Three people killed in Quebec helicopter crash northeast of Montreal - InfoNews

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Three people killed in Quebec helicopter crash northeast of Montreal

Investigators look over the scene of a helicopter crash that killed three people on board in Drummondville, Que., on Friday, February 2, 2018.
Image Credit: THE CANADIAN PRESS/Ryan Remiorz
February 02, 2018 - 1:00 PM

DRUMMONDVILLE, Que. - A four-seater helicopter was travelling from Quebec's Beauce region to the Lanaudiere when it crashed in a snow-covered field near Drummondville, Que., killing all three people aboard, police said Friday.

Quebec provincial police said the crash occurred at about 9 p.m. just north of the city about 110 kilometres northeast of Montreal.

The victims — two women and one man — have not yet been identified.

The Transportation Safety Board of Canada said the helicopter was a Robinson R44 model and owned by a private company.

Police said the helicopter caught fire after a violent impact along the banks of the Saint-Francois River, in the city's Saint-Joachim-de-Courval district.

First responders had a difficult time getting to the scene because of deep snow. A snow removal machine was brought in from the city of Drummondville to help them get to the site.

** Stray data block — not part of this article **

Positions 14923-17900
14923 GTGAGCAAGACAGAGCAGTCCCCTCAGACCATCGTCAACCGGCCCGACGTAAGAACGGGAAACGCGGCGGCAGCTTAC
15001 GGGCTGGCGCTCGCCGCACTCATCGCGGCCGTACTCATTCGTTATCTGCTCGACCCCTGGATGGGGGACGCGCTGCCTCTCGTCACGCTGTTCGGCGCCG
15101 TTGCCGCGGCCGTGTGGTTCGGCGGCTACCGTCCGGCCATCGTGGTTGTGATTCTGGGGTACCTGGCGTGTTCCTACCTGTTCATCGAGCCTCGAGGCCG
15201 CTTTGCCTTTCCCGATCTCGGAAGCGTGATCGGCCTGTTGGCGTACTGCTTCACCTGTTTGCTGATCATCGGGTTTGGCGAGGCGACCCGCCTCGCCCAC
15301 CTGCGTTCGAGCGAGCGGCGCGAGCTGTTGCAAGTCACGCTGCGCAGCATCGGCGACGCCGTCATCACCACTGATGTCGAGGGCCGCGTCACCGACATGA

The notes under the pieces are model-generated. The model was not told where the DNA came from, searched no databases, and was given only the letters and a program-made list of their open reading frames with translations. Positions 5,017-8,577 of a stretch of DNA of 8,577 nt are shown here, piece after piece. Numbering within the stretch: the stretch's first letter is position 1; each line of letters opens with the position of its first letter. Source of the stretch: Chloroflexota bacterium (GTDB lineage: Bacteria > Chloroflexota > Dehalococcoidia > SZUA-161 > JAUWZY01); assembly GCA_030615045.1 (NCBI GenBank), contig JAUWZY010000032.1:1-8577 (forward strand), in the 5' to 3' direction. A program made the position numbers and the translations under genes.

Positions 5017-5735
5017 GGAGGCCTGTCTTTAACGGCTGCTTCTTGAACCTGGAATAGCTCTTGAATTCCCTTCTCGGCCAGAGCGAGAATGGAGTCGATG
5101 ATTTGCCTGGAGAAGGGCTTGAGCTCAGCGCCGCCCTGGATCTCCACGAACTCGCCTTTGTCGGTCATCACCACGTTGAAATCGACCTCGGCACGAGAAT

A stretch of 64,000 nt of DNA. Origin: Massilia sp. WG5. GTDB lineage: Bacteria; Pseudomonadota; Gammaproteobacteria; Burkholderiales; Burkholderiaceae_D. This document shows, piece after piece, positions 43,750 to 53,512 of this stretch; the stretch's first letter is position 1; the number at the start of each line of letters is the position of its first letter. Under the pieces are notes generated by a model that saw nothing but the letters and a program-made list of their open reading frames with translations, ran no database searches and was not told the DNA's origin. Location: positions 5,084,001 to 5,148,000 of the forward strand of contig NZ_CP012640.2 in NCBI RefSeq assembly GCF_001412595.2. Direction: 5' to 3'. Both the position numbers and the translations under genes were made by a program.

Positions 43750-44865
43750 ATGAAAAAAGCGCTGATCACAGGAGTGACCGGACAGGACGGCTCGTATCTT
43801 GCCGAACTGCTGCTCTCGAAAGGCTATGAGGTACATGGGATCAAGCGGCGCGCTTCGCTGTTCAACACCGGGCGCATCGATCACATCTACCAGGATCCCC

Marc Descoteaux, who owns a farm not far from where the helicopter crashed, said he smelled smoke as he did some work on Thursday evening.

"It was burning smell, not a wood burning smell but more like metal or sodder," Descoteaux said in a phone interview. "Before going home, I saw a fire in the middle of a field about 800 meters from my house."

Thinking it was a snowmobile on fire, he called his nephew to go have a look. The field is considered part of the farm land, but it is devoid of any buildings.

His nephew accessed the area by snowmobile. Realizing it was a helicopter, Descoteaux said they called police.

"A helicopter at night in the neighbourhood is very rare," he said of his rural area. "We get very few cars at night, let alone helicopters."

His brother used a snowblower to make a path for the first officers and emergency personnel at the scene.

Provincial police spokesman Hugo Fournier said an investigation is underway to determine the cause of the crash, including weather conditions last night.

Transportation Safety Board investigators have begun their investigation as well.

One of those investigators, Pierre Gavillet, said it was too soon to know whether the crash occurred at high speed.

"At first glance we try to see the marks in the snow," he told reporters at the scene. "We try to establish the flight trajectory before the impact."

Gavillet said the investigators would gather information on the weather, the pilot's qualifications and the body of the chopper, which he said was heavily damaged.

He said it wasn't clear whether the helicopter would need to be sent to the TSB's lab for further analysis.

News from © The Canadian Press, 2018
The Canadian Press

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